Three marine biologists state that shark finning ban would be ineffectual

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 At a forum held by the Institute of Southeast Asian Studies in Singapore, Dr. Giam Choo Hoo, a member of the United Nations Convention on International Trade in Endangered Species of Wild Fauna and Flora (CITES), Professor Steve Oakley, Shark Savers Malaysia chairman, and Hank Jenkins, president of conservation outfit Species Management Specialists, stated that a shark finning ban would not be effective because it will not dramatically reduce the number of sharks killed worldwide. The three panelists also insist there is no evidence that live finning – cutting sharks’ fins off before throwing the sharks back into the sea – is a prevalent practice. read more

Manta Ray populations threatened by Chinese folk remedy market – ILOC Update

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 Similar to the market pressures underlying (to a partial extent) the practice of shark finning, a recent article in Scientific American describes how demand for the gills of the manta and mobula rays is threatening these majestic elasmobranchs.   The tragic thing is that the use of manta gills is not supported by traditional Chinese medicine, but appears to be a relatively new fad according to the article. 

ILOC Update – Australian government proposes a million sq. km marine reserve in coral sea – pushback from fishing/oil industry

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 The Australian government plans a 1,000,000 sq. km marine sanctuary in the coral sea that would be off limits to hydrocarbon exploration and development and have significantly restricted food-fishing quotas, including a 51% no-take area and a gillnet and trawling ban. Commercial fishing operators and energy interests are opposing the proposal.  The proposal is open to public comment for three months.  I would not be surprised if there was a compromise on the final legislation.  read more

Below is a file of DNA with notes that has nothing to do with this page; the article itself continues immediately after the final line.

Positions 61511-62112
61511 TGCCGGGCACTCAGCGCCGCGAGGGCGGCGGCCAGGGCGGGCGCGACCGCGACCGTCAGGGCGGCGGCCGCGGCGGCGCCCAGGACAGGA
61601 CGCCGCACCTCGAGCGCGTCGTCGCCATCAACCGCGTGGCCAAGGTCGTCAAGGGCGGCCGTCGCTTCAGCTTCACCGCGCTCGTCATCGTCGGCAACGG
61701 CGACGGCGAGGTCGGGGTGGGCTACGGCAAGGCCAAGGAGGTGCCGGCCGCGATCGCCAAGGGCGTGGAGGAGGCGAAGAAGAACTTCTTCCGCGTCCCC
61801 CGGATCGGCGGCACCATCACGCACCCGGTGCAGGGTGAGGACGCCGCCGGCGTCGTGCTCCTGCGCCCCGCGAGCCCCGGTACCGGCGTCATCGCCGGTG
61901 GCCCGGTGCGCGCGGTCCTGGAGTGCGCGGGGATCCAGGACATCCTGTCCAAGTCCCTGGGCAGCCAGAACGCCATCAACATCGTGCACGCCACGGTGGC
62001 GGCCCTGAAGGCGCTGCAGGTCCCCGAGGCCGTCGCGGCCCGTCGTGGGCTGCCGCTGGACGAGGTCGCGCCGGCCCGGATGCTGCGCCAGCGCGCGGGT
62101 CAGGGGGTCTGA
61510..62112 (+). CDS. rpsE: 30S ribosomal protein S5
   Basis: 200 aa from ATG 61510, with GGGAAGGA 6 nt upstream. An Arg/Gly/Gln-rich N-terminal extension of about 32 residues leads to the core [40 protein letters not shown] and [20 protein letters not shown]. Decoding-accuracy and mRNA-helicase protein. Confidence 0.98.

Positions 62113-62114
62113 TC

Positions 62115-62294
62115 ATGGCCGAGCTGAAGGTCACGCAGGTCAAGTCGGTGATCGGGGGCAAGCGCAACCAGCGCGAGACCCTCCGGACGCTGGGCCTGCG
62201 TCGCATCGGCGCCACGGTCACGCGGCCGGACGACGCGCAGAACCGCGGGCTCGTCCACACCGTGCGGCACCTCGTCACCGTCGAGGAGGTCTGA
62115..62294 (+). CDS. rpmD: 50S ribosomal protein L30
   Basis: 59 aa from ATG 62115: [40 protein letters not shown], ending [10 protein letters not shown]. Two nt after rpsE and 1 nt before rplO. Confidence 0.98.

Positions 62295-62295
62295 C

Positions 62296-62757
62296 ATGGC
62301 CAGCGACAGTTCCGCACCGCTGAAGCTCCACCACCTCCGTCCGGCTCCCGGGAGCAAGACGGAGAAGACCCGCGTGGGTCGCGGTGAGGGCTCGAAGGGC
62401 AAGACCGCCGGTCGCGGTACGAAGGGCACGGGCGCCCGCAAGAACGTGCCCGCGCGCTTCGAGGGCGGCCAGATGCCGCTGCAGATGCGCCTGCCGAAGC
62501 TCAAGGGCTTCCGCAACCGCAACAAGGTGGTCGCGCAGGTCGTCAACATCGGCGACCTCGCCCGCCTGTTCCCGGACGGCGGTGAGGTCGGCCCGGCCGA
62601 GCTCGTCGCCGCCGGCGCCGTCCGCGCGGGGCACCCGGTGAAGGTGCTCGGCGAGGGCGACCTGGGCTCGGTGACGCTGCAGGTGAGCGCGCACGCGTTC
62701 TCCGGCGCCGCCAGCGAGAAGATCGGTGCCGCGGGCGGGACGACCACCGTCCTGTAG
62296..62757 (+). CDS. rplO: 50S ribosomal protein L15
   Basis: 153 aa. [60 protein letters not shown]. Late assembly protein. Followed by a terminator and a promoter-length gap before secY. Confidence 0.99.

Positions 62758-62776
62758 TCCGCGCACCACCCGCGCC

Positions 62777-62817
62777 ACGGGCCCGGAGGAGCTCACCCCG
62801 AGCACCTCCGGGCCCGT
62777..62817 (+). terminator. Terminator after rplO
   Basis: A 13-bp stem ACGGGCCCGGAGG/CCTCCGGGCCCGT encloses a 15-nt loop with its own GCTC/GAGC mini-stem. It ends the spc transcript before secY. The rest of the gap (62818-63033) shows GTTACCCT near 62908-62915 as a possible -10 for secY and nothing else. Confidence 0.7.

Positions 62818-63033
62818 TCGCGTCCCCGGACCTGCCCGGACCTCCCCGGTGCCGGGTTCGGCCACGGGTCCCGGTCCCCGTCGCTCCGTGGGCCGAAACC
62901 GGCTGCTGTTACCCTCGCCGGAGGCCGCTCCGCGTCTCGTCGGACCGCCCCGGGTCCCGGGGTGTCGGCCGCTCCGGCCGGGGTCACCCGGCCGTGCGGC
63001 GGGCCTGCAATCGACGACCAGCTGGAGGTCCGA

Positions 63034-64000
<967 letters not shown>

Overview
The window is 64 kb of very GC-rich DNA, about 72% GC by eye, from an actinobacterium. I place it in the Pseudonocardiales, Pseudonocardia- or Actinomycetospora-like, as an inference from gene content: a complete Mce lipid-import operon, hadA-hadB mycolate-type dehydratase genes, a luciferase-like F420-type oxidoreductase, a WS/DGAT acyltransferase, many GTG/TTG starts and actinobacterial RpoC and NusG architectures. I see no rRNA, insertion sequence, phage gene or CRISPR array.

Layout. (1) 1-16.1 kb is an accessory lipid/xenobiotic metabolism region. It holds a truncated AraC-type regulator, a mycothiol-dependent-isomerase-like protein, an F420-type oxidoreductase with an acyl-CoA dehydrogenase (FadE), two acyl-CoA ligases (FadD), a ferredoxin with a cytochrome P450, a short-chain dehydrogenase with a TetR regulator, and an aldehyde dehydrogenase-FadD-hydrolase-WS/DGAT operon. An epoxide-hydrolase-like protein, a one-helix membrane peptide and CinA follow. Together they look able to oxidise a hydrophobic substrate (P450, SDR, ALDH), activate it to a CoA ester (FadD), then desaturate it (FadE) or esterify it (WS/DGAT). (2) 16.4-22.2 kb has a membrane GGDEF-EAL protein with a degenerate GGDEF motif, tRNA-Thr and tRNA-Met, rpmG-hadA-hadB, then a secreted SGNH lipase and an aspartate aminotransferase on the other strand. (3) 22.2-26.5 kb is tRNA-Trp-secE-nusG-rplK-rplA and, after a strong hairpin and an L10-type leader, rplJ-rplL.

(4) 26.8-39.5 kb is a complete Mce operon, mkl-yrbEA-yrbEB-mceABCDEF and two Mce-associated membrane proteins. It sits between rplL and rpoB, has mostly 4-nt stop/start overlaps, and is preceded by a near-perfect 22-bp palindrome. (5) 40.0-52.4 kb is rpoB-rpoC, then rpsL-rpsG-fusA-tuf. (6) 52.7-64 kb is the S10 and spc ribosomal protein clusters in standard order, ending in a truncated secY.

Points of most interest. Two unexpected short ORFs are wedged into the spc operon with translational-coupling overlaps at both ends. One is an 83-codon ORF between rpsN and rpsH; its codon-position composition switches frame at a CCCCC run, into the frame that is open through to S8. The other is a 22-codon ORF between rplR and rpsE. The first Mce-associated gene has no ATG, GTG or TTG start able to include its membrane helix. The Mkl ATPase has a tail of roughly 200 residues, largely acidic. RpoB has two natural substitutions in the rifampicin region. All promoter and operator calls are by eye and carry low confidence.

Three years after declared a national monument, commercial fishing still allowed at PRI National Monument

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On January 6, 2009, President George W. Bush established the Pacific Remote Islands Marine National Monument under the authority of the Antiquities Act of 1906.  The monument incorporates approximately 86,888 square miles within its boundaries, which extend 50 nautical miles from the mean low water lines of Howland, Baker, and Jarvis Islands; Johnston, Wake, and Palmyra Atolls; and Kingman Reef.  All these islands have coral reefs. According to the Marine Conservation Institute, commercial fishing was banned under the presidential order establishing the monument, but NOAA and the US Fish & Wildlife Service have failed to implement the commercial fishing ban.  MCI has filed a petition with the Secretary of the Interior and the Secretary of Commerce requesting enforcement of the ban. read more

Trinidad and Tobago to ban all sea turtle harvesting

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 While I have tended to view some of the Caribbean nations as far behind the curve in terms of conservation, this article describes the Trinidad and Tobago Cabinet approval of an amendment of the Fisheries Act to ban killing, catching, possessing or sale of sea turtles and eggs.  According to the article, T&T were signatories to CITES, but this act means that sea turtles can no longer be considered by-catch. Trinidad and Tobago have nesting populations of five of the seven species of marine turtles occurring worldwide and has one of the largest nesting populations of leatherback turtles in the world.  read more